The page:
It is now disclosed for the first time a method of packet decompression (i.e. generating an uncompressed packet, or a less compressed packet, from a compressed packet) comprising: a) determining (for example, deriving and/or establishing and/or detecting) a packet order (for example, a transmission order and/or a designated and/or future and/or predicted transmission order) of said packets; b) for each packet of at least a sub-plurality of said packets, determining a respective at least one dictionary from a respective group of packets, each said respective group of packets including a respective first set of historical packets and excluding a respective second set of historical packets that includes at least one packet transmitted after a latest packet of said respective first set; c) for each packet of said sub-plurality, generating a respective compressed packet using a respective said at least one dictionary; and d) for each packet of said sub-plurality, generating a respective marker using a respective said marker which specifies a range of packets associated with said respective group without specifying every packet in said range, wherein said respective group of a later said compressed packet has a later latest historical packet than said respective group of an earlier said compressed packet.

It is now disclosed for the first time a method of packet compression comprising: a) determining (for example, deriving and/or establishing and/or detecting) a packet order (for example, a transmission order and/or a designated and/or future and/or predicted transmission order) of said packets; b) for each packet of at least a sub-plurality of said packets, determining a respective at least one dictionary from a respective group of packets, each said respective group of packets including a respective first set of historical packets and excluding a respective second set of historical packets that includes at least one packet transmitted after a latest packet of said respective first set; c) for each packet of said sub-plurality, generating a respective compressed packet using a respective said at least one dictionary; and d) for each packet of said sub-plurality, generating a respective marker using a respective said marker having a respective packet specification density that exceeds one packet per bit, wherein said respective group of a later said compressed packet has a later latest historical packet than said respective group of an earlier said compressed packet.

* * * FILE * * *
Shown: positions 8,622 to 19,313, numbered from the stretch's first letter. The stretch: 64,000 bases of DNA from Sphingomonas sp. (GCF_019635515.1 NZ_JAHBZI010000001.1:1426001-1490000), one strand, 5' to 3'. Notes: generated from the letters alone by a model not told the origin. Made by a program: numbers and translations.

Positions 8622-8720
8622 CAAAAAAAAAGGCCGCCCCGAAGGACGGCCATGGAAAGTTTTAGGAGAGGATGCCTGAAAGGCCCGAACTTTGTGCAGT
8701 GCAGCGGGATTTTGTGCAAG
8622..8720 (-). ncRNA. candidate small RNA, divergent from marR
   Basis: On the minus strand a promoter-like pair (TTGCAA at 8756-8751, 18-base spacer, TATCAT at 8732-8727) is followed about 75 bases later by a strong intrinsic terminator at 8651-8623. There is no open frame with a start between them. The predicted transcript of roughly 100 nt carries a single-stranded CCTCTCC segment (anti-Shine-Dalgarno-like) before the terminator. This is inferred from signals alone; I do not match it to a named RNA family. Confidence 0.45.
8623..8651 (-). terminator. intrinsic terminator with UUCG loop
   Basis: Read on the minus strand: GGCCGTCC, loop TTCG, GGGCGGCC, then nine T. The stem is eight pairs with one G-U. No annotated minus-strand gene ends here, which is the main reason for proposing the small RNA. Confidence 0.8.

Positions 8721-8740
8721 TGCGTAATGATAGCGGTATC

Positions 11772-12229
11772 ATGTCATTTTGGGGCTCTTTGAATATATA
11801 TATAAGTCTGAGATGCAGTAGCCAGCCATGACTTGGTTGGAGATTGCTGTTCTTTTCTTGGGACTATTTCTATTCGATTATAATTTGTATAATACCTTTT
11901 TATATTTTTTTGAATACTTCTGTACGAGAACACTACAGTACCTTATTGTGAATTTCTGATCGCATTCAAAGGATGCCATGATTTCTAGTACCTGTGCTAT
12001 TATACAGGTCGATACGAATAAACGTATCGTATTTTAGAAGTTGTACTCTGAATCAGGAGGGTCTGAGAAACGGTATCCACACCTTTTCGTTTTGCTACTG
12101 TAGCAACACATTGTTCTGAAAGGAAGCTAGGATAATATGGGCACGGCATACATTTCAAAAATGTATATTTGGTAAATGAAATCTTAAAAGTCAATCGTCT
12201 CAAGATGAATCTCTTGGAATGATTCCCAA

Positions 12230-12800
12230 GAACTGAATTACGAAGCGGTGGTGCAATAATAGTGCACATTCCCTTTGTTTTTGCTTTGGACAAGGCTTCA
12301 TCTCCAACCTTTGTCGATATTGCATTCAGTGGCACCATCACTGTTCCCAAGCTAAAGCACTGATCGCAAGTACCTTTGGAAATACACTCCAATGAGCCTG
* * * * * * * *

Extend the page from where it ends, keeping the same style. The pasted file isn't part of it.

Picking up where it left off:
It is now disclosed for the first time a method of packet compression comprising: a) transmitting a plurality of packets from a sending location to a receiving location; b) for each packet of at least a sub-plurality of said packets, determining a respective at least one dictionary from a respective group of packets, each said respective group of packets including a respective first set of historical packets and excluding a respective second set of historical packets that includes at least one historical packet transmitted after a latest packet of said respective first set; c) for each packet of said sub-plurality, generating a respective compressed packet using a respective said at least one dictionary, wherein: i) for each packet of said sub-plurality, said respective group includes said each packet of said sub-plurality, and ii) said respective group of a later said compressed packet has a later latest historical packet than said respective group of an earlier said compressed packet